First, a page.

We don’t need to read descriptions of bloody bodies or burned houses to get a sense that war is approaching. Nor do we yet need to know what country we are in or which war is raging. The sad march of refugees tells us what we need to know, just as it told Beah and his family what they needed to know.
4. Pinpointing the exact moment you realized that something was terribly wrong
In his Darkness Visible: A Memoir of Madness, William Styron uses only 11 words to convey where he was and what it was like when he realized his life was about to change for the worse:
“In Paris on a chilly evening late in October of 1985 I first became fully aware that the struggle with the disorder in my mind—a struggle which had engaged me for months—might have a fatal outcome.”
Reading this, I instantly imagine a man shuffling down a dark Parisian street, holding his coat close, then suddenly stopping as the realization hits him. Perhaps you imagine something different. It doesn’t matter, as this brief description invites us to “see” it as we choose and in so doing, become a part of Styron’s horrible moment of realization.
5. Describing what it was like before entering a potentially fatal arena
In his Code Talker: The First and Only Memoir by One of the Original Navajo Code Talkers of WWII, Chester Nez describes what he saw and felt as he prepared to throw himself into a hailstorm of bullets that might easily cut him down before he got a single step closer to the enemy:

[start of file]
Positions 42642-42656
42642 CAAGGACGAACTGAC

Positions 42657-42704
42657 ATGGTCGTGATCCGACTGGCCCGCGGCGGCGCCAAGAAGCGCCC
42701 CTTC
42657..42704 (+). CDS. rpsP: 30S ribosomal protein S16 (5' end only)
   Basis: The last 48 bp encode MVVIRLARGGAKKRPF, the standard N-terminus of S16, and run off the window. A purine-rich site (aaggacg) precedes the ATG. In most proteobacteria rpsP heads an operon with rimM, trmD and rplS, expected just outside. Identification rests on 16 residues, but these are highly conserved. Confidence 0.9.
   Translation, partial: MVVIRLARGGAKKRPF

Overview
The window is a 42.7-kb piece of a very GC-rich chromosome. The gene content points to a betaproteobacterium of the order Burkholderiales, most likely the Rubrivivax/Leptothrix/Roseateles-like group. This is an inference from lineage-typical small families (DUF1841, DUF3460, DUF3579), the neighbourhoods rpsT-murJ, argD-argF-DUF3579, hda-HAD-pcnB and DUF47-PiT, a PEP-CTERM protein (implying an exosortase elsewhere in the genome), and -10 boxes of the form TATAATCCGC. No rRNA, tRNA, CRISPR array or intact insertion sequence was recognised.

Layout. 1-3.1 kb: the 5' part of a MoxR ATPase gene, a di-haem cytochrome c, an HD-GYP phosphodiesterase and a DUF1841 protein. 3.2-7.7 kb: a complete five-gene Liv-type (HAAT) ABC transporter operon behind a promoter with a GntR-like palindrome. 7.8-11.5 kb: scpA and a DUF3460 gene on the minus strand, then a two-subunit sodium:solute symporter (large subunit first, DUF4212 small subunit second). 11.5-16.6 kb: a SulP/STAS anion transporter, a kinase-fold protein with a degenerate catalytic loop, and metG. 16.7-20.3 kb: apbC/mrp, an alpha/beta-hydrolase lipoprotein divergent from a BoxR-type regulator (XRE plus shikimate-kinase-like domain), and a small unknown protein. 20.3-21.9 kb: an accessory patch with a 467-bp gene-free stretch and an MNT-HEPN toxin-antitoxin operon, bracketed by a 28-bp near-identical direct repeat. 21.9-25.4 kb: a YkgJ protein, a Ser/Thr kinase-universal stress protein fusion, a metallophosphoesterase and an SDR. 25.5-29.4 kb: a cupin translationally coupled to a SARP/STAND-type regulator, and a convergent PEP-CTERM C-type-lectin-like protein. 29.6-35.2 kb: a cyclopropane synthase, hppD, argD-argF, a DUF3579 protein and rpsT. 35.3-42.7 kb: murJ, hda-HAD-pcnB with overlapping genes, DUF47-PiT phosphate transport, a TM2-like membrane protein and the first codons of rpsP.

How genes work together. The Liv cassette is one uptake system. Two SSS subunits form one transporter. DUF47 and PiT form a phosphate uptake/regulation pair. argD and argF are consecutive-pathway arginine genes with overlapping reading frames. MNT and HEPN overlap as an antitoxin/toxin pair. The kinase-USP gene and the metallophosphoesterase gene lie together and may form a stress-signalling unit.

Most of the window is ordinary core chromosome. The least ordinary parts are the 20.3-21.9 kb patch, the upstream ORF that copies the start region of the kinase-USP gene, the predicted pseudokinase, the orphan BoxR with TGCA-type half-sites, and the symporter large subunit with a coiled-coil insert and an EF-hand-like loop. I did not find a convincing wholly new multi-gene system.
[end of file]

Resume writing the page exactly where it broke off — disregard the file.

“Nothing ever dried. My damp combat uniform chafed at the back of my neck. Water ran down my forehead and into my eyes. The railing of the transport ship dripped with rain, but in the tropical climate, its wet surface was warm to the touch. The ship rolled slightly in the South Pacific waters, a constant unsettling movement that, just weeks ago, would have made me queasy. But my stomach held steady.”
Nez masterfully brings us into the moment by focusing on the water and dampness, the rolling boat, and the fact that he is no longer getting seasick. We know he’s about to enter battle, but he holds it at arm’s length for now, as he invites us to squish our toes inside his damp boots and imagine we’re about to fling ourselves over the precipice.
6. Taking us to your lowest point
Terri Cheney starts off her memoir, the New York Times bestselling Manic, by casually revealing the power associated with contemplating suicide:
“I didn’t tell anyone that I was going to Santa Fe to kill myself. I figured that was more information than people needed, plus it might interfere with my travel plans if anyone found out the truth. People always mean well, but they don’t understand that when you’re seriously depressed, suicidal ideation can be the only thing that keeps you alive. Just knowing there’s an out—even if it’s bloody, even if it’s permanent—makes the pain almost bearable for one more day.”
Her words are as clinical as they are filled with pain.
7. Stating your philosophy
Rose McGowan starts off her memoir, BRAVE, by laying out her understanding of life, or, at least, an important part of life:
“Here’s the thing about cults: I see them everywhere.
If you’re deep into the Kardashians, you’re in a cult. If you watch your favorite TV show and go online and you’re in chat rooms with everybody else who’s obsessed with that show and you’re breaking it down episode by episode, you’re in a cult. If you’re bingeing, scrolling, absorbing from one news source more than any other, especially if it happens to be fair and balanced, you are in a cult. You’re living your life through other people. If you blindly vote for so-and-so, you’re in a cult. If you’re deep into your country’s propaganda machine, you’re in a cult. Look around you and see where the cults are, because they are everywhere. Anywhere there is group thought and group mentality: you’re in a cult, you’re in a cult, you’re in a cult.”